Edge Computing and 5G — How Are They Connected?

As the name suggests, 5G is the fifth generation mobile network. Its breakthrough technology will allow 50 times less latency and transmission speed up to 20 times faster than the 4G technology currently in use.

5G is currently being implemented everywhere in the world. In Japan, this technology has been under evaluation since 2010 and a full launch is planned for 2020. 

In Germany, it is expected that 90% of the country's population will be covered by 5G by 2025. In Italy, the network has recently been operational in Naples. Bologna, Milan, Turin, and Rome; and it is expected that it will be deployed in 100 Italian cities by 2021.

What about North America? Implementation will start in 2020. According to forecasts, 32% of North American mobile connections will be on the 5G by 2023.

5G and Edge Computing

Although these two technologies are essentially independent of each other, combined, they will open the door to almost infinite technological possibilities.

We know that the definition of edge computing is to process the data locally at the edge of the network, thus reducing the latency. But coupled with the capabilities of 5G, the power of edge computing will be increased tenfold, and vice versa.

Especially useful – and some would say essential – for the Internet of Things (IoT), edge computing processes much more information, much faster. Since 5G latency is 50 times lower and permits over 500 times more connected devices, it will accommodate about one million devices per square kilometer, compared to 2,000 currently.

It is expected that by the end of 2019, 20 billion devices will be connected globally. It is thanks to the edge computing and 5G that the wireless infrastructure will be able to support all these phones, watches, connected vehicles, drones, etc.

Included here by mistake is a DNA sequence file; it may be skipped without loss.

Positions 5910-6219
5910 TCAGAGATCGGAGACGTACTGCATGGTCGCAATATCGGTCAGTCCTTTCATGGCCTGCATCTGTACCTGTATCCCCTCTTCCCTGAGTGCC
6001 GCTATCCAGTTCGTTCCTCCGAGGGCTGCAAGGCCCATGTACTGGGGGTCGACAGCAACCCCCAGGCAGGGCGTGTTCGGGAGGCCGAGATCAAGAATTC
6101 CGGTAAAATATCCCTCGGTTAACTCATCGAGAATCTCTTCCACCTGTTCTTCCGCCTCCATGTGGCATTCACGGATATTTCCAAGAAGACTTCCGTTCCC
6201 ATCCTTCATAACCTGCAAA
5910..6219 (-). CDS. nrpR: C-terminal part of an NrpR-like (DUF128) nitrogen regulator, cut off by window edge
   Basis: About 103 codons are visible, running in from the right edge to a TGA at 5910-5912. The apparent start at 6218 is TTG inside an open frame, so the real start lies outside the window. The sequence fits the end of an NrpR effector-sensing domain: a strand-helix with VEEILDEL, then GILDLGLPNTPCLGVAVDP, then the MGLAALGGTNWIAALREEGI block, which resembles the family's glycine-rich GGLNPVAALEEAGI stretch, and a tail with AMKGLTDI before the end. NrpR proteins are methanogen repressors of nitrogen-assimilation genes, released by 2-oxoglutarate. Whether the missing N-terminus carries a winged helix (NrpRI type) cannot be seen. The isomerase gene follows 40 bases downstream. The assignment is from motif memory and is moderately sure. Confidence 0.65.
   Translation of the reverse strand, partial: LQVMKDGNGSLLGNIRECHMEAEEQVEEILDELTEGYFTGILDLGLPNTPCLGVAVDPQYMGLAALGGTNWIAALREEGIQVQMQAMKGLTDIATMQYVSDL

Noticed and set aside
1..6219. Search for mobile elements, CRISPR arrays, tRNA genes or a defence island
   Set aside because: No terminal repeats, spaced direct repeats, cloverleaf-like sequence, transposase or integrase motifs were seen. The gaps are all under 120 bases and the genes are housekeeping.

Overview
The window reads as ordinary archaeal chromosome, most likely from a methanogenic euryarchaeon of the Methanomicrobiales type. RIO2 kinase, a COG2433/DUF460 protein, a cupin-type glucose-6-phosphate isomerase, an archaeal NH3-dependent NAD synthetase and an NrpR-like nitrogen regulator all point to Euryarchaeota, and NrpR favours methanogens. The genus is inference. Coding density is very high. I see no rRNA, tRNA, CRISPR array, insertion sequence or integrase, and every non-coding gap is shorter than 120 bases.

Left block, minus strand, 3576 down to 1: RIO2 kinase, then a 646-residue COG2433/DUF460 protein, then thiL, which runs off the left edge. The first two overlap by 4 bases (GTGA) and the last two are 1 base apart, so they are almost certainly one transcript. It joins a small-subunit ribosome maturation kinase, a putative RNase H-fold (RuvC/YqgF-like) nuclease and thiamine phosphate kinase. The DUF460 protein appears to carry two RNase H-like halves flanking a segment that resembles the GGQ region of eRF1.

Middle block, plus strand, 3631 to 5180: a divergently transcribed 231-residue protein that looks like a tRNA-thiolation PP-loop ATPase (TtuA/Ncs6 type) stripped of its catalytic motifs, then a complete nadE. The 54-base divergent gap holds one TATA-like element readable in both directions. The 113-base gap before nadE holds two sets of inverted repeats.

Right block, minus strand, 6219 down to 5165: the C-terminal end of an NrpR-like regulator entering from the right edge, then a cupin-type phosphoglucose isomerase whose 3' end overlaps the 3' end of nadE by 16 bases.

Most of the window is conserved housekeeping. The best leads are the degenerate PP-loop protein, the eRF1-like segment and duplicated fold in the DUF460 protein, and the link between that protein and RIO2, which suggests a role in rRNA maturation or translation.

The 5G network and edge computing both have the same goal: minimizing latency. Edge computing already does this by processing and storing data outside the core network. And this is exactly where it will become important. By processing the information closest to 5G antennas, the time and distance for data transmission are reduced and the connection speed is greatly increased.

Towards real-time data processing

Low latency is a determining factor for the quality of virtual reality (VR) and augmented reality (AR). These technologies require a latency of less than 20 milliseconds for optimal operation and edge computing plays a key role. With 5G and its promise of 1 or 2 milliseconds latency will bring a significant improvement to VR / AR technologies. This is particularly vital in the case of remotely operated surgeries, where the reduction of latency is crucial to the success of the operation.

Source: CNBC International

IoT's emerging applications, including real-time communications, use a hybrid model that uses edge computing, the cloud, and traditional data centers. The power of the 5G network will be essential for connecting IoT devices and data centers of all kinds.

This is the case, for example, for autonomous vehicles. The car's computer will provide added security, including managing traffic at intersections and avoiding traffic accidents. However, route planning and the resulting decisions will rely on cloud computing. And it's 5G that will improve communication between the two, ensuring real-time control.

Conclusion

The successful deployment of the 5G network will not be possible without a global edge computing infrastructure. Indeed, the latter will play a leading role, particularly in terms of data processing, storage, and security.

Edge computing and 5G have become the new reality. It's important to dig deeper and to evaluate every component in the network because it will be only as strong as its weakest link. For example, servers installed in edge computing nodes must meet the demanding requirements for high-performance and low latency. This means speedy SSDs, accelerated processors, fast I/O, high-bandwidth network cards, optimized containers, and efficient architectures. A thorough analysis is mandatory; otherwise, low latency – one of the essential benefits of 5G – will be compromised.

To learn how to take advantage of edge computing benefits with our hyperscale server solutions, contact one of our experts.

IoT Cloud Virtual Reality Augmented Reality edge computing low latency internet of things 5G

Odyze Wright

Odyze Wright

I write about what's interesting and what's not. I write about current and what's not. Lastly, your suggestions are more than welcomed!

View all articles